Hawking once admitted he found women a "complete mystery"
Stephen Hawking, the visionary physicist who died at his home on Wednesday at age 76, was world-renowned for his contributions to astrophysics and cosmology. Yet, the professor—who was diagnosed with motor neurons disease in 1963 and only given a few years to live—once admitted that, aside from the universe, the subject of women was something he thought about daily.
Having been part of two love triangles and two divorces, Hawking led an intriguing love life. His first marriage to Jane Wilde in 1965—which was the focus of the 2014 film, The Theory of Everything—began just a few years after Hawking was diagnosed with the disease when he was a grad student at Cambridge University in England. Two years later, the couple welcomed their first child together, Robert, followed by daughter, Lucy, in 1970 and son, Timothy, in 1979.
After completing a year-long residency in 1975 at the California Institute of Technology in Pasadena, California, Hawking and Jane moved back to England, but the pressures of raising their family and caretaking for Hawking had begun to take a toll on Jane, even leading her to consider suicide, she later told The Telegraph.
With the help of a grad student and a secretary to care for the A Brief History of Time author, Jane was able to focus more on her own interests, which included singing, according to The Guardian. This led her to meet Jonathan Hellyer Jones, a musician who ran the choir at the church where she performed. Things got complicated from there.
“The truth was, there were four partners in our marriage,” Jane told The Guardian in 2015. “Stephen and me, motor neurone disease and physics. If you took out motor neurone disease, you are still left with physics. Mrs. Einstein, you know, cited physics as a difference for her divorce …”
Jane and Jones quickly formed a bond, and he routinely spent time with Hawking and the couple’s children. As Hawking increasingly became engulfed in his scientific work and became an international celebrity, Jane developed romantic feelings for Jones, who eventually moved into the family’s home, according to The Mirror. Despite their feelings, Jane said the two remained platonic for many years.
In the 1980s, Hawking began to develop feelings for one of his caretakers, Elaine Mason, who was then married to David Mason, an engineer who helped to create Hawking’s speech synthesizer. Mason soon divorced her husband—with whom she had two children—and by 1990, Hawking left the home he shared with Jane and moved in with Mason.
In 1995, Hawking finalized his divorce and married his nurse by the end of the year. Jane married Jones just two years later.
During the couple’s 11-year marriage, Mason was investigated by Hawking’s family for alleged physical and emotional abuse. Hawking denied any abuse took place, though, according to The Sun, he was reportedly taken to a hospital in 2000 with “cuts and bruises” he couldn’t explain. The couple divorced in 2006.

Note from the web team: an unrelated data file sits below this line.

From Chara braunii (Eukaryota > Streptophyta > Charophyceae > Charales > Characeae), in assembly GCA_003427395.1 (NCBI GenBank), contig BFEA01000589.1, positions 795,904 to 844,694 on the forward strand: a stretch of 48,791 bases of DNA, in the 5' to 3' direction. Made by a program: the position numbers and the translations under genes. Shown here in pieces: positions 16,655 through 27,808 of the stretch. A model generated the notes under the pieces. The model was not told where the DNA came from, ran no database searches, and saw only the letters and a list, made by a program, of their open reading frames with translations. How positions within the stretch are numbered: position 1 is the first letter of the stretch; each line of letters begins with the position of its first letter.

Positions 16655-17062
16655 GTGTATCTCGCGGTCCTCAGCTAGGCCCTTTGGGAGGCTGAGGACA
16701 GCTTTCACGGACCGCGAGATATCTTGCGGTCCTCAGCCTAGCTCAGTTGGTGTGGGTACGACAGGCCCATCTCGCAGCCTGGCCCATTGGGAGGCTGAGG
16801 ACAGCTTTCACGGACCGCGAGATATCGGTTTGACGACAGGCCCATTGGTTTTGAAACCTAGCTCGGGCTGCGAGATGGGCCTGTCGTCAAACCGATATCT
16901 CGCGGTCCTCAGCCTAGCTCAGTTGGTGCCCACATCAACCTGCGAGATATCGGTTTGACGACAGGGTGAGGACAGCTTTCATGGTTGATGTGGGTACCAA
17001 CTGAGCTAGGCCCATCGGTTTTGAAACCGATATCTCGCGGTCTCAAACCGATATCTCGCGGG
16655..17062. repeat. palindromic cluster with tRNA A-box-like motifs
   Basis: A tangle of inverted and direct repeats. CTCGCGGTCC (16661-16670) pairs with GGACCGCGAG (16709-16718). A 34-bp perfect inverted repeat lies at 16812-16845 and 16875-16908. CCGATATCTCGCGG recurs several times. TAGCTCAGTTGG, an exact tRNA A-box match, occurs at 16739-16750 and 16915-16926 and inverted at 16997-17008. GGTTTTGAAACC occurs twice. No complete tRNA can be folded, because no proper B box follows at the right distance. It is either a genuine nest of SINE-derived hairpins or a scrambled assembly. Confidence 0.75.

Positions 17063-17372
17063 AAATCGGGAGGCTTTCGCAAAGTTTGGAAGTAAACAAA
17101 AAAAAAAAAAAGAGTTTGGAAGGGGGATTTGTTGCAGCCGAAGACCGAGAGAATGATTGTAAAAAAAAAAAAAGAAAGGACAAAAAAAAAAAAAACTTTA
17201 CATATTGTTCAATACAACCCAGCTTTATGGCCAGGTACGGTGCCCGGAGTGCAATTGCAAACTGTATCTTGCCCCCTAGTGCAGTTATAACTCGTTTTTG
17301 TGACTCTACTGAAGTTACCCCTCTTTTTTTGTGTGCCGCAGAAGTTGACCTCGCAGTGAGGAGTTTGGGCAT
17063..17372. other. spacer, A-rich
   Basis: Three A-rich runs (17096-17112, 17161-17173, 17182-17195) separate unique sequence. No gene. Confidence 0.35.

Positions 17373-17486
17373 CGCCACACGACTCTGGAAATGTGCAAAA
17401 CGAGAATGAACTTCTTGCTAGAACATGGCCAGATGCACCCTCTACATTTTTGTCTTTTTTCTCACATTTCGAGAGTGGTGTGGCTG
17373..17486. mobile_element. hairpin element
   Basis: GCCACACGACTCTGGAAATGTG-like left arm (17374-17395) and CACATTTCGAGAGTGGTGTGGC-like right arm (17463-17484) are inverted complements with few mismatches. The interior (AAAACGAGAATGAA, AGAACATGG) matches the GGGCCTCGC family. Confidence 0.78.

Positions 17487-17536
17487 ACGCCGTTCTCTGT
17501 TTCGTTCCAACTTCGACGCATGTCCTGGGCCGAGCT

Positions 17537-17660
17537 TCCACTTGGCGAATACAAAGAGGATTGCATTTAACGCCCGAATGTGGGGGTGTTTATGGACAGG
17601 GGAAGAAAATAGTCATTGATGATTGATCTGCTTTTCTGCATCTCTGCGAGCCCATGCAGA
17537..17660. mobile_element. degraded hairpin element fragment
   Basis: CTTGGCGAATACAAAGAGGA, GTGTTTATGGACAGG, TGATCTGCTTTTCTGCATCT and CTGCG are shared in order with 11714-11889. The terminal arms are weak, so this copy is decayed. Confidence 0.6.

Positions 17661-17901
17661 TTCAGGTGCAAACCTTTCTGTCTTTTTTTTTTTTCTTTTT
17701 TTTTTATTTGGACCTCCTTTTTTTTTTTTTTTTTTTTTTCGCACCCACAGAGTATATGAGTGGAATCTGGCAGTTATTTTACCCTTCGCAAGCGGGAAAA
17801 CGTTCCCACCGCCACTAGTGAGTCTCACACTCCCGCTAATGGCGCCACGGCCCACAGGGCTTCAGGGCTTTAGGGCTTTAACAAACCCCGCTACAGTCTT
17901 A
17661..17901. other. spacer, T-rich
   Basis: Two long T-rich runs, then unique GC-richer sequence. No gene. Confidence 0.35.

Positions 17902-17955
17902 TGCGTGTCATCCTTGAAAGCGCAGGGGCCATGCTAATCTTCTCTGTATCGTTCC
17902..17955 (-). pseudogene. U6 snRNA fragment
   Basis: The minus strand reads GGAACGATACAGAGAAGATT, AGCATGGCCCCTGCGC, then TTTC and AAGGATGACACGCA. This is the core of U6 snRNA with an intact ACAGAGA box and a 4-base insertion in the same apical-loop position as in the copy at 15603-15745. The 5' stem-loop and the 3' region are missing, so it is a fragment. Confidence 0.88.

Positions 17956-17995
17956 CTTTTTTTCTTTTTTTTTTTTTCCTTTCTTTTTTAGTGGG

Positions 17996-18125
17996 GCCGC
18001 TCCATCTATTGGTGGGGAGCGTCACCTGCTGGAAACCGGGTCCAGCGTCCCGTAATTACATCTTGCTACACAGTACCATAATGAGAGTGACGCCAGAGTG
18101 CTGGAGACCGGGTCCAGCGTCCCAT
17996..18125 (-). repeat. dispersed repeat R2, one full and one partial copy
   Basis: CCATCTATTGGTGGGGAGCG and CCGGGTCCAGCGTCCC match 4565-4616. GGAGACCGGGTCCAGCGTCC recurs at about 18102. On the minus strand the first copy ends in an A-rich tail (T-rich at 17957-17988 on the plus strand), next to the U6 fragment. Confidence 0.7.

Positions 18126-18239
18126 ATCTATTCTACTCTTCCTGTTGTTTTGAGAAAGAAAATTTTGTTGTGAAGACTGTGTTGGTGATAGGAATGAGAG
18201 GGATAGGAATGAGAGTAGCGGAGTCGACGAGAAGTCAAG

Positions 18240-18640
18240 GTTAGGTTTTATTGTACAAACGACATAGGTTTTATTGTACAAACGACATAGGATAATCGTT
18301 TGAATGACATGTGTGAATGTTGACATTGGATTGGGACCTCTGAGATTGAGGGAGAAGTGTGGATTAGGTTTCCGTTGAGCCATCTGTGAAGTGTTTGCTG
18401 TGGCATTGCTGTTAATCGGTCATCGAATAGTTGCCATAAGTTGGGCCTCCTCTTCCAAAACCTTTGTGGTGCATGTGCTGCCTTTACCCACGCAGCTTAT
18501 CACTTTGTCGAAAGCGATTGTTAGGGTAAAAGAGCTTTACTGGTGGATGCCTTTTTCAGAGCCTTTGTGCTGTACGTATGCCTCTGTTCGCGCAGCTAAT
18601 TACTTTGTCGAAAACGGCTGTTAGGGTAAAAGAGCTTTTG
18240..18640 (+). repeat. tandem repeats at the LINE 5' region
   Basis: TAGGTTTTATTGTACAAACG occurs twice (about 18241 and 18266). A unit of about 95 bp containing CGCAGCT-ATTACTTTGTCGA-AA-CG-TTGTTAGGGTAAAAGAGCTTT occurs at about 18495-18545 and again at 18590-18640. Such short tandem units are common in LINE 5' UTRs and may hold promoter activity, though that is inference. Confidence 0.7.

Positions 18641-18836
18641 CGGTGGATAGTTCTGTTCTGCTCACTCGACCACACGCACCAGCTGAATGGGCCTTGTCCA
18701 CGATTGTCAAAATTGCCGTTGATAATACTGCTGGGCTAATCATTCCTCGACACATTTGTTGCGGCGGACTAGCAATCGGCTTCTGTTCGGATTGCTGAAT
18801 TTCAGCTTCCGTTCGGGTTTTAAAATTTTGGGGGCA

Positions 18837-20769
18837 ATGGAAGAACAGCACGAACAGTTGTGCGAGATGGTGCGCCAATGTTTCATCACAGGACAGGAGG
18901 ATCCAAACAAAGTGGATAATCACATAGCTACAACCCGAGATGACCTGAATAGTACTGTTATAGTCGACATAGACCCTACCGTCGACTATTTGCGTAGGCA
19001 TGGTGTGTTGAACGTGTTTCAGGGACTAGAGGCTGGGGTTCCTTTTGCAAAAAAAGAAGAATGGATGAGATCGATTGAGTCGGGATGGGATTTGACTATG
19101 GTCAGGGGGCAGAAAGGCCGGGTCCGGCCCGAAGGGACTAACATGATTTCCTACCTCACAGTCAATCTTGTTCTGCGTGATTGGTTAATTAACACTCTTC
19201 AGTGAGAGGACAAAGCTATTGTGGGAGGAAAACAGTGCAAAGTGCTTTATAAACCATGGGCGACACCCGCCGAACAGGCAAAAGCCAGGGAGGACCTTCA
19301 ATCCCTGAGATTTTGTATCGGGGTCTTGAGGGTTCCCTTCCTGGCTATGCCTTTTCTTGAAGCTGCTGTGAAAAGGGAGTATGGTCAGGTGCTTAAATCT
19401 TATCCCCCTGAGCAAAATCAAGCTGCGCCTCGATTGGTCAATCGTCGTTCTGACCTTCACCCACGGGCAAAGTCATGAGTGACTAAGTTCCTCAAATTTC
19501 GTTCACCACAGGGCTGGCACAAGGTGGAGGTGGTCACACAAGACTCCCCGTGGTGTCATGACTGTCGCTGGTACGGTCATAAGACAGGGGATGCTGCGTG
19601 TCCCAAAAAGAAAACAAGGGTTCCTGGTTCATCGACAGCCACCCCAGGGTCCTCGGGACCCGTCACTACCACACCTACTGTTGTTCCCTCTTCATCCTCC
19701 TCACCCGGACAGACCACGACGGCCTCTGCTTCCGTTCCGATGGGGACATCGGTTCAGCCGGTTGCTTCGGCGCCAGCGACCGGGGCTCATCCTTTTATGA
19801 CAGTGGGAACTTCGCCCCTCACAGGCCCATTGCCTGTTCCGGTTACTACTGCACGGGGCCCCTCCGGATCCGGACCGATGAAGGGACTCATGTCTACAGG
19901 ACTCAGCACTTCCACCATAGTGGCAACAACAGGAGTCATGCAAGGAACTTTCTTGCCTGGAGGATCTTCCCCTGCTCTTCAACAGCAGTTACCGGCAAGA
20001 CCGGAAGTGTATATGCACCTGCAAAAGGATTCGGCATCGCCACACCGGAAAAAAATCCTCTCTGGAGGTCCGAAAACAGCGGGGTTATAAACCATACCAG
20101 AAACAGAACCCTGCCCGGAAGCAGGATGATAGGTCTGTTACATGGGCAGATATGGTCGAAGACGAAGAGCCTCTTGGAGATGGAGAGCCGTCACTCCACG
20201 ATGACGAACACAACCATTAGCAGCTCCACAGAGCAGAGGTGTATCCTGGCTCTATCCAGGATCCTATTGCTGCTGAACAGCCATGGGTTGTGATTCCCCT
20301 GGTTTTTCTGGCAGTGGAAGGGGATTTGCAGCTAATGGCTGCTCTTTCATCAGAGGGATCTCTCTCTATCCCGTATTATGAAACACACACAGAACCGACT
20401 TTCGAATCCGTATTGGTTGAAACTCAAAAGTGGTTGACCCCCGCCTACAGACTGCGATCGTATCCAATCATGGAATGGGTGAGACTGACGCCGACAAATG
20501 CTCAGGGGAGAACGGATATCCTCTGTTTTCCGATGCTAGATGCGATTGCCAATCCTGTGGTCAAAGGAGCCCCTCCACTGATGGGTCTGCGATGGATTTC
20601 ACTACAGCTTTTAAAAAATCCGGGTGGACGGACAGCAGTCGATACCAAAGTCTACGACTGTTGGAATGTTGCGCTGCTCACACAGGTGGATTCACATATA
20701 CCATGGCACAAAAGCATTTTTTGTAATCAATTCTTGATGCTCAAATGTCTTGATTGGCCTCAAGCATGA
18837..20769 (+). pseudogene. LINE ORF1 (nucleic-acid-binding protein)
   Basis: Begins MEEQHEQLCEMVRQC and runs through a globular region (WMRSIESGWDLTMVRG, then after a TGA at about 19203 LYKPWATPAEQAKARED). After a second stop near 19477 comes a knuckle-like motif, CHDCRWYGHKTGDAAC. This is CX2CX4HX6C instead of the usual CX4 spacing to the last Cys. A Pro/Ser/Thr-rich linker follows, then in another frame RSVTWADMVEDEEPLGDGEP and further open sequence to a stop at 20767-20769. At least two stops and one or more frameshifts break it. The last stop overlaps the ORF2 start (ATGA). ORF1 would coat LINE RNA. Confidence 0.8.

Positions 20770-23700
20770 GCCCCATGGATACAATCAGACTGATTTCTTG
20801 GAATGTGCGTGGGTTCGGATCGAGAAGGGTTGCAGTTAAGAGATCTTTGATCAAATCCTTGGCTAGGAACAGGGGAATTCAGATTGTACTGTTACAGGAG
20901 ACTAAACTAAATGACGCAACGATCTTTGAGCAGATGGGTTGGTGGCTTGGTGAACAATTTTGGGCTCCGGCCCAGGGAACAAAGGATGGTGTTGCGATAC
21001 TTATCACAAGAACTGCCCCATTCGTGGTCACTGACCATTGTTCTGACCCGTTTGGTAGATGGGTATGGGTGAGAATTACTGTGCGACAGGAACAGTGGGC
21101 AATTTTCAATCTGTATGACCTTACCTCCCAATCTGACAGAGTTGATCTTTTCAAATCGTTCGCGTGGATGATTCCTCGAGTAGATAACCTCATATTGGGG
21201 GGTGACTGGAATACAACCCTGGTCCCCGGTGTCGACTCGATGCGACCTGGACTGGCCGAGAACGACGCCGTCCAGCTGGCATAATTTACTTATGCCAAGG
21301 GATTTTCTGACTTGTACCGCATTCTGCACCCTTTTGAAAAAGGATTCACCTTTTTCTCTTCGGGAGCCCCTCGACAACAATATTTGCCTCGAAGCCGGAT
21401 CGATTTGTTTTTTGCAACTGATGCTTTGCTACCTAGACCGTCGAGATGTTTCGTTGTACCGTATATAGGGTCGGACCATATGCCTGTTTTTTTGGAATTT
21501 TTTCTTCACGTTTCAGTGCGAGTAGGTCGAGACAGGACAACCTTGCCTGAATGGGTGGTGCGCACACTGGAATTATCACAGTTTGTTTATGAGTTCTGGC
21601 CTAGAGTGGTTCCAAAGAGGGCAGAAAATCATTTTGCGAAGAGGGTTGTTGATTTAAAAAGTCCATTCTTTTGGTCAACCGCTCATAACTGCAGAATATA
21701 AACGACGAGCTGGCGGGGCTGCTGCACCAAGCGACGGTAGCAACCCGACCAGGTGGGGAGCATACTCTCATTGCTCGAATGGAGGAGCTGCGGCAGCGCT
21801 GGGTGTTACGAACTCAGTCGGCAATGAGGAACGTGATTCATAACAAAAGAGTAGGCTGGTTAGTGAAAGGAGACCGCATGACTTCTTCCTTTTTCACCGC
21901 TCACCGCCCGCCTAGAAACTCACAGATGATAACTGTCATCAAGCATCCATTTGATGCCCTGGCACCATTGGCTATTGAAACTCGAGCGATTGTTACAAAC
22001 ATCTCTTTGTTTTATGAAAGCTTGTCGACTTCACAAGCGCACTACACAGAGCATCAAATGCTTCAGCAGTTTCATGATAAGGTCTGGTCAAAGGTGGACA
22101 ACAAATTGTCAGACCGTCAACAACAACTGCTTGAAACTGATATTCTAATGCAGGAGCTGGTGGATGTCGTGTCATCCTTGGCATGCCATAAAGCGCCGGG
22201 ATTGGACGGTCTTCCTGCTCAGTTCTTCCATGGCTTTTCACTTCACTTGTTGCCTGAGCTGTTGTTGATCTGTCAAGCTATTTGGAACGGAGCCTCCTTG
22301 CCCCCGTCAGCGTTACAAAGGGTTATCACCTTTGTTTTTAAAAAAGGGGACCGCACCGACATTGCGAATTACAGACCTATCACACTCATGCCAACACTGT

Fortunately, Hawking seemed to embrace the bachelor lifestyle. He was reportedly seen at strip clubs with a team of nurses and assistants over the years.
Just hours after Hawking’s death was announced, English nightclub owner Peter Stringfellow posted a picture of himself with Hawking, reportedly taken at his gentlemen’s club, Stringfellows, in the early 2000s.
Recalling a run-in with Hawking, Stringfellow told the Mirror in 2012 that the physicist couldn’t be bothered to talk about black holes or string theory when he was out.
“I went and introduced myself and said, ‘Mr. Hawking, it’s an honor to meet you. If you could spare a minute or two, I’d love to chat with you about the universe,’” Stringfellow said he told Hawking. “Then I paused for a bit and joked, ‘Or would you rather look at the girls?’ ”
“There was silence for a moment, and then he answered: ‘The girls.’ ”
But for those who knew him best, his fascination with the opposite sex would come as no surprise. In an interview with the New Scientist in 2012, Hawking admitted that he spent much of his days pondering one subject in particular.
“Women,” Hawking said. “They are a complete mystery.”
Hawking’s death on Wednesday resonated around the world, and his former wife, Jane, released a statement along with their children.
“We are deeply saddened that our beloved father passed away today,” the statement read. “He was a great scientist and an extraordinary man whose work and legacy will live on for many years.”
The family added: “His courage and persistence with his brilliance and humor inspired people across the world… He once said, ‘It would not be much of a universe if it wasn’t home to the people you love.’ We will miss him forever.”